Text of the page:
Outreach

By providing leadership in an area of science that is accessible to all sectors of society, the International Center for Tropical Botany (ICTB) provides tremendous opportunities for university outreach. The Center will build on existing community and school outreach programs initiated by the National Tropical Botanical Garden’s The Kampong and other Miami partners.

 

Tropical Botany Course

In Summer 2015, FIU affiliate professor Dr. Walter Judd, an internationally respected tropical botanist, taught an intensive month-long course on the biology and systematics of tropical plants. Fifteen students from as far as Singapore, Jamaica and Puerto Rico as well as from around the U.S. participated. Unique in the U.S., this is a practical course to train botanists in how to identify tropical plants, a vanishing but essential skill. In 2016 Professor Judd and ICTB Director Dr. Chris Baraloto are planning additional courses in tropical botany.

Teacher Enrichment Workshop for AP Environmental Studies

With funding from Mr. Doug Kinney (National Tropical Botanic Garden board member and Kampong Board of Governor Emeritus), the Center hosted a week-long training program at The Kampong for Miami Dade High School Science Teachers in June 2015. Dr. David Black of Groton School, an authority on school science teaching, led the course in collaboration with FIU STEM Transformation Institute and FIU Teach. The course was applauded by Dr. Larry Feldman, Vice Chair of Miami Dade County School Board, who recognized it as a model for science based training of high school teachers. The success of the teachers’ workshop is in large part due to the effective collaboration between the Kampong staff, ICTB faculty and the FIU STEM and FIU Teach teams.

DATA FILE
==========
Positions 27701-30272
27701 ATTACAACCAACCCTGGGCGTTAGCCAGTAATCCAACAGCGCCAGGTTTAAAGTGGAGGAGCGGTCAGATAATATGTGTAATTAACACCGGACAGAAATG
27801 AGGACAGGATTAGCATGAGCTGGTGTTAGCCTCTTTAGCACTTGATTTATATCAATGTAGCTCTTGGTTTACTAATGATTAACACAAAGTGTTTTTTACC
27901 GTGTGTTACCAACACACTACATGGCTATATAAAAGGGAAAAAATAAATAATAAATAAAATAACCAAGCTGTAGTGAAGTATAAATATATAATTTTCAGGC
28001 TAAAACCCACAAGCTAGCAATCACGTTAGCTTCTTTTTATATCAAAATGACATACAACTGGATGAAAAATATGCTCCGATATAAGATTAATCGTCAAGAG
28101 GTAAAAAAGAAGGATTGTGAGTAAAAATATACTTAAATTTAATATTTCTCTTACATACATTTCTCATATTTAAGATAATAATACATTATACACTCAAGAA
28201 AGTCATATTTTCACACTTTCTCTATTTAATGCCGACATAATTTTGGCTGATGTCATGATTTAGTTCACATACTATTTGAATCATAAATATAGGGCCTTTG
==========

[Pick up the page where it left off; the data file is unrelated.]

EcoAcademy @ The Kampong

The Center hosted its first summer camp at the Kampong in June in partnership with Florida International University’s School of Environment, Arts and Society. The week’s activities turned The Kampong into a living laboratory where campers followed in the footsteps of David Fairchild by exploring for plants and spices, participated in scavenger hunts, collected plants for herbarium pressings and learned how to take nature photographs. Campers planted a butterfly garden with Interim Director Mike Maunder and learned about the role of water in the Everglades by building an aquifer with Everglades Foundation Director of Education Jennifer Diez. Marine science activities were a favorite, with the help of FIU Environmental Coordinator Nicholas Ogle.

FIU International Center for Tropical Botany